Early in Edgar Wright’s “Last Night in Soho,” there’s a rapturous sequence showing Eloise (Thomasin McKenzie), a fashion student recently arrived in London, experiencing what seems to be a vivid dream. Entranced by a gorgeous young singer named Sandie (Anya Taylor-Joy, a vision in pink chiffon and blonde bouffant), Eloise finds her on a busy street where Sean Connery in “Thunderball” blazes from a gigantic marquee. As the two women enter a glamorous nightclub and Cilla Black’s aching 1964 hit, “You’re My World,” throbs on the soundtrack, they become mirror images and their stories irrevocably fuse.
Nothing in Wright’s previous work quite prepared me for “Last Night in Soho,” its easy seductiveness and spikes of sophistication. Dissolving the border between present and past, fact and fantasy, the director (aided by the euphoric talents of the cinematographer Chung-hoon Chung) has produced some of the most dazzling imagery of his career. This is also his first film with a female lead — he’s best known for buddy comedies like “Shaun of the Dead” (2004) and “Hot Fuzz” (2007) — a choice that lends an authentic shiver to a story anchored in male sexual violence and swinging London’s seedy underbelly.
As Eloise’s psychic connection to Sandie starts to overwhelm her daily life — given welcome flashes of normalcy by Michael Ajao as a supportive suitor — the plot (of which it’s best to say as little as possible) drastically darkens. The movie, though, remains luminous: Streets gleam and shadows pulse, the amber light from doorways spilling like whiskey over Eloise’s nighttime adventures. What we’re watching is a gorgeous horror movie, its surface sleekness roughened by three legendary British actors: Diana Rigg, in one of her final roles, as Eloise’s landlady; Rita Tushingham, as her grandmother; and Terence Stamp. Our first clear look at Stamp, pausing in the door frame of a dubious establishment to carefully adjust his overcoat, is a master class in minimalist menace. His mysterious character might be woefully underwritten, but I would take minutes with Stamp over hours with Chalamet any day of the week.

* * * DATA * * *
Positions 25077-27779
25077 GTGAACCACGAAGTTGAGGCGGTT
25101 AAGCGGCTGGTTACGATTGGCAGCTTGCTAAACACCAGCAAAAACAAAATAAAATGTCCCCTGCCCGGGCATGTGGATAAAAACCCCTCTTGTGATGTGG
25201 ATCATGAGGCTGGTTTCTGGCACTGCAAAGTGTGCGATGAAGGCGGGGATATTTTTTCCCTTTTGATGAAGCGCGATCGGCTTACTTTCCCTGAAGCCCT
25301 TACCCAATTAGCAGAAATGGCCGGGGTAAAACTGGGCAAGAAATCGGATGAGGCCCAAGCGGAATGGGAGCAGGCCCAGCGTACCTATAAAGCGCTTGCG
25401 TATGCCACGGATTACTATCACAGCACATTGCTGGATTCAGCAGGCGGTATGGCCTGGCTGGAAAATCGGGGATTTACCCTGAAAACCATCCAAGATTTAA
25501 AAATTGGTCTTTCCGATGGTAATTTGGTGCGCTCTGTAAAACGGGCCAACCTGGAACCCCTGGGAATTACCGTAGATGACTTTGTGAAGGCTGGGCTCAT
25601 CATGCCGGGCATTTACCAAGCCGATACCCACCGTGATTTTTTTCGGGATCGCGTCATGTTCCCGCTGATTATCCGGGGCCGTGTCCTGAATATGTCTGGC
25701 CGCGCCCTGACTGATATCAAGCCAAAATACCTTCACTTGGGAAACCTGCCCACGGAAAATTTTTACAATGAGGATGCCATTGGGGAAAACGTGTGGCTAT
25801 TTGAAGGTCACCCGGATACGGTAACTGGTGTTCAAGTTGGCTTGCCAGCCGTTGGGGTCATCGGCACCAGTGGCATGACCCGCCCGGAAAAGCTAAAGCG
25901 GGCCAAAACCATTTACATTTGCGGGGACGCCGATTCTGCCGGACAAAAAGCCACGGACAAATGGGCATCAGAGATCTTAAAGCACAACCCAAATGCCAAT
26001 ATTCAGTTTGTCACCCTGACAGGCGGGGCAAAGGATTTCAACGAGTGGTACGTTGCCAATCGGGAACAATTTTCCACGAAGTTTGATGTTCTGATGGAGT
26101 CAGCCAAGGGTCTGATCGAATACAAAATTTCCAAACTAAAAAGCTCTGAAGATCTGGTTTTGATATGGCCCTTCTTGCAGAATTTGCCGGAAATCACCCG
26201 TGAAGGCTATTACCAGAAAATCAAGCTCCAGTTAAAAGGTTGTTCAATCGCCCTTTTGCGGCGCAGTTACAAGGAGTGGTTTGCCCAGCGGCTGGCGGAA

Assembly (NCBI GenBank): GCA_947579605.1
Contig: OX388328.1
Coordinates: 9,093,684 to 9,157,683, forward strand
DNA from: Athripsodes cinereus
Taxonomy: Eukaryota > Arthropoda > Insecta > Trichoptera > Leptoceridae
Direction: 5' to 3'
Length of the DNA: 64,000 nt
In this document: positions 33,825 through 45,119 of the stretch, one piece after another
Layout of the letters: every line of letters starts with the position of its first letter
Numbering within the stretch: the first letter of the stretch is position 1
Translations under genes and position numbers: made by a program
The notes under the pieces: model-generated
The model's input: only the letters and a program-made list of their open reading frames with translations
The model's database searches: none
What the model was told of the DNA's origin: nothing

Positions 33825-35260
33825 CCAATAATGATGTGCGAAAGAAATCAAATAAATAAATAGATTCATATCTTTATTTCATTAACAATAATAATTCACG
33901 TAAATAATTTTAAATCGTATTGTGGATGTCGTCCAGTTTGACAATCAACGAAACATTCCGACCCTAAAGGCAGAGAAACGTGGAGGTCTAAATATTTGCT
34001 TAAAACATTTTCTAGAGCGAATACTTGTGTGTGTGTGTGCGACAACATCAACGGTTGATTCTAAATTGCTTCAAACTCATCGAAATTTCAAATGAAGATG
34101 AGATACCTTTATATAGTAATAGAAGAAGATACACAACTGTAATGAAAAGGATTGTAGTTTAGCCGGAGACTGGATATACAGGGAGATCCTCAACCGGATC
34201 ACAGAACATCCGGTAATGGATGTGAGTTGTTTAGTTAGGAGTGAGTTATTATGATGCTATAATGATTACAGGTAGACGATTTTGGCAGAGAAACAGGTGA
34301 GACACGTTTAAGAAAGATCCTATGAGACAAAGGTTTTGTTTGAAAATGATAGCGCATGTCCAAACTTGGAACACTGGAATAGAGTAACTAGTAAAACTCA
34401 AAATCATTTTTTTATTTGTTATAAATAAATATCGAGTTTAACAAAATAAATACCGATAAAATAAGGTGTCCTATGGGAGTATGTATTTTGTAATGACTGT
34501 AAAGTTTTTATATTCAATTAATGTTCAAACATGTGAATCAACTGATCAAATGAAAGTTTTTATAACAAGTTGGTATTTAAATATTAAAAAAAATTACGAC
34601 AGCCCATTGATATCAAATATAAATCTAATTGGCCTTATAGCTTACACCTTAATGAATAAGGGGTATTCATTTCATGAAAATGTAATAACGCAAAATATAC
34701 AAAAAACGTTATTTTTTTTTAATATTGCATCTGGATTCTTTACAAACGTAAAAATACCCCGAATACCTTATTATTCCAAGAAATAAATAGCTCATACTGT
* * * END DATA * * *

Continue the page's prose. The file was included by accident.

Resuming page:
Though unable to sustain the patient assuredness of its first act, “Last Night in Soho” delivers almost as many pleasures as apparitions. The editing is dizzying, the music divine as Wright reaches across time to show what the big city can do to a young woman’s dreams. This gives the movie an undercurrent of wistfulness that feels exactly right, as when Eloise tells Stamp’s character that her mother is dead. “Most of them are,” he replies, before walking away.
Last Night in Soho
Rated R for sleazy men, spurting blood and ghosts galore. Running time: 1 hour 56 minutes. In theaters.